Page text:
- Intestinal blockage – Significant amounts may obstruct intestines, requiring medical treatment.
- Allergic reaction – Some people may have undiscovered allergies or sensitivities.
- Contaminants – Candles, crayons and some waxes contain other chemicals like dyes, scents and pigments.
Be aware that some people groups should not consume wax due to higher risks:
- Young children – More prone to choking and blockages.
- Elderly – Increased digestive issues and weakened immune response.
- Those with prior intestinal issues – Higher likelihood of obstructions.
- Pregnant women – Potential developmental effects for baby.
Overall, swallowing small to moderate amounts of wax is not typically hazardous. But it provides no nutrition, may cause stomach upset, and should be avoided in some cases.
How Long Does Wax Stay in Your System?
Wax passes through the gastrointestinal tract relatively quickly and is excreted in under 2 days in most cases. A few factors influence the transit time:
- Amount consumed – Large quantities slow down the passage.
- Diet – Fiber speeds up transit while constipation slows it down.
- Physical activity – Exercise and movement helps digestion.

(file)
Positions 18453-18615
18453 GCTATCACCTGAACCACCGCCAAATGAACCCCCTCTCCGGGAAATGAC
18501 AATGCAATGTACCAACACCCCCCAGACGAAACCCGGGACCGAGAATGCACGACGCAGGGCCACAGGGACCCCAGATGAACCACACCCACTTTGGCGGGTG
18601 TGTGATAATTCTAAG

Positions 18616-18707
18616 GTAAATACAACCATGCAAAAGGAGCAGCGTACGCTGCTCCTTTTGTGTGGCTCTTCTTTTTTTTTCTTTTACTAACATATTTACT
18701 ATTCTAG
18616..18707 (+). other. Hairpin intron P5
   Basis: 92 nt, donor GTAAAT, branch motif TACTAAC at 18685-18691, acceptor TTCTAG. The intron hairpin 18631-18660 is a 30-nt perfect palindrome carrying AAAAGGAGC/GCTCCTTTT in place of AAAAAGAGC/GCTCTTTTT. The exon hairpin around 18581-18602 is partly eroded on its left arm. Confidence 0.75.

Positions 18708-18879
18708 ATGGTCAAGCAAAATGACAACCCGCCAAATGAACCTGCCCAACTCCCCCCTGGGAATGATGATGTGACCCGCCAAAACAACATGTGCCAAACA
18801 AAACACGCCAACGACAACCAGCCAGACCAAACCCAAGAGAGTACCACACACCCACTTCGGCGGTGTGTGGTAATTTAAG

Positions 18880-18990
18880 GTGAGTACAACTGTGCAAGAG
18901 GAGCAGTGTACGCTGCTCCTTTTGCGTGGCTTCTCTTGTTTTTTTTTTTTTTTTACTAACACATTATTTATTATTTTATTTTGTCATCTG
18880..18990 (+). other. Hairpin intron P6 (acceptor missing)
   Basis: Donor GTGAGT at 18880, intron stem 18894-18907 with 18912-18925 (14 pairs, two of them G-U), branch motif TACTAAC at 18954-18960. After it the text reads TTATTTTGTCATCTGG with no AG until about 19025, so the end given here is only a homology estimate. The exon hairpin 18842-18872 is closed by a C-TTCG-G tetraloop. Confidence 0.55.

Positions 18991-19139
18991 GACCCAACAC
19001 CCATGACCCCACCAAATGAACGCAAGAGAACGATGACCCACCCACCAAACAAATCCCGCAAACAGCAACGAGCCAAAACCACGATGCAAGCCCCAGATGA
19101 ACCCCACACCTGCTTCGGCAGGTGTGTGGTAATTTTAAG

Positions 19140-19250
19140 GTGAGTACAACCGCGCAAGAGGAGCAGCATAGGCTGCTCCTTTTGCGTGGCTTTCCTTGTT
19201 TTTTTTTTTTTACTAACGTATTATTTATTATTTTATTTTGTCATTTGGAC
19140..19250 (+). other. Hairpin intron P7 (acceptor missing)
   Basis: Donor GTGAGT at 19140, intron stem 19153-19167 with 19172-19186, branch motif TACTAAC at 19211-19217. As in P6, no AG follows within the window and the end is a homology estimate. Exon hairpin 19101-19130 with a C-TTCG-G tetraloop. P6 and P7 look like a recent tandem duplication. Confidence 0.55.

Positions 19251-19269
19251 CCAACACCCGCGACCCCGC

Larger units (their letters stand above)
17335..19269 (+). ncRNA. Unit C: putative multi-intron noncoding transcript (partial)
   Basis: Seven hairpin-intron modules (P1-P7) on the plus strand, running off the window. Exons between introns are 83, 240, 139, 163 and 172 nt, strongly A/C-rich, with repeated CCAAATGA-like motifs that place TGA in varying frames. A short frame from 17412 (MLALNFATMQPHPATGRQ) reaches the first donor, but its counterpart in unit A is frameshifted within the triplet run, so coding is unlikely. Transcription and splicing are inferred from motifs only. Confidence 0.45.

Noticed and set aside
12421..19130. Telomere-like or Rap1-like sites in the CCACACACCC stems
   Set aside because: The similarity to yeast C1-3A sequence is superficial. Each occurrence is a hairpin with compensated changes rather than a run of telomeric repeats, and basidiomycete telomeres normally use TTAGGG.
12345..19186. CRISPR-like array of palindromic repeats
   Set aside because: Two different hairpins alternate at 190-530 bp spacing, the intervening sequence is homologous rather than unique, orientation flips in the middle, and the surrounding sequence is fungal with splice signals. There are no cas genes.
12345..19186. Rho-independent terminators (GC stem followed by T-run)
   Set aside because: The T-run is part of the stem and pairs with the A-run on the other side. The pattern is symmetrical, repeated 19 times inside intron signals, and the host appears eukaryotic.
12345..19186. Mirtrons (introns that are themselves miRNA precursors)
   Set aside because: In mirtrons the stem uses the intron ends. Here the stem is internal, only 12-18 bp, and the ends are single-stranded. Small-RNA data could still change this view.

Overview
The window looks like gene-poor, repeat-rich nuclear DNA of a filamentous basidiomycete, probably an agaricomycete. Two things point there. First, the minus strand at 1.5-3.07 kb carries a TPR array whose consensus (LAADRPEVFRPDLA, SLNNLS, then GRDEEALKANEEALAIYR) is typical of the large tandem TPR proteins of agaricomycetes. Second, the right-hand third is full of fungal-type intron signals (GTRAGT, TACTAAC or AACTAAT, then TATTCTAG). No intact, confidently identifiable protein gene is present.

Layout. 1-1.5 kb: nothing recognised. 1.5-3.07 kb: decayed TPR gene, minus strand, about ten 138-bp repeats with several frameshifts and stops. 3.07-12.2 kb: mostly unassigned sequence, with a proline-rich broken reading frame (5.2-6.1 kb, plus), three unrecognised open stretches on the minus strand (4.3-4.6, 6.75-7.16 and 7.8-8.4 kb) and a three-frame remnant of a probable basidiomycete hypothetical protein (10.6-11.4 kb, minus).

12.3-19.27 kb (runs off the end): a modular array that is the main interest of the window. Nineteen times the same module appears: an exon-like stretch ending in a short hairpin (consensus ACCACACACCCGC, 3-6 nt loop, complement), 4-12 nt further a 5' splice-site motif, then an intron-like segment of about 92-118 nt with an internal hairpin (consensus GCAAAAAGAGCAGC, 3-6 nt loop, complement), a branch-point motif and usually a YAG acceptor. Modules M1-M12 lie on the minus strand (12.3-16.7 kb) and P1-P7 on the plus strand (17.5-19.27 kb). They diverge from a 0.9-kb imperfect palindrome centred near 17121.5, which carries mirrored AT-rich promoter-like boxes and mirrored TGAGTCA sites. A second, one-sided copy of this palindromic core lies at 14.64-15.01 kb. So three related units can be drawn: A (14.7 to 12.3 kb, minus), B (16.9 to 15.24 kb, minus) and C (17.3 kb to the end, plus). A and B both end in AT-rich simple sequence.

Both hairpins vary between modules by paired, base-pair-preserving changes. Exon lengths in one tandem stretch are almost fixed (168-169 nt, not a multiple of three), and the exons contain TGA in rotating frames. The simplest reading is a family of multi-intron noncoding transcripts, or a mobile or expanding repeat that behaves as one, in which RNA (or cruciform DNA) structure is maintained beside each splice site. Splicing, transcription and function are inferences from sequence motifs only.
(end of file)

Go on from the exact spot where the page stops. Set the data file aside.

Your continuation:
- Hydration – Adequate water intake prevents constipation.
- Medications – Some drugs or supplements affect motility.
- Intestinal health – GI conditions can delay wax passing.
On average, here is how long wax takes to go through each stage of digestion:
- Mouth: seconds to minutes
- Stomach: 30 mins to 2 hours
- Small intestine: 2 to 4 hours
- Large intestine: 10 to 30 hours
- Rectum: up to 1 to 2 days
Most people will excrete a small amount of wax within 1 to 2 days with no issues. Signs it has fully passed include no more symptoms of abdominal discomfort, nausea or changes to stool. See a doctor if symptoms persist more than 2 days.
Tips for Consuming Wax Safely
Again, it’s not recommended to purposefully eat wax. But if you plan to consume a small amount, follow these tips to minimize risks:
- Pick an odorless, unpigmented food-grade wax made for consumption.
- Go for soft wax that is easy to chew into small pieces before swallowing.
- Drink plenty of fluids to aid digestion and passage.
- Chew thoroughly and do not swallow large chunks whole.
- Never give wax to children to eat due to choking hazards.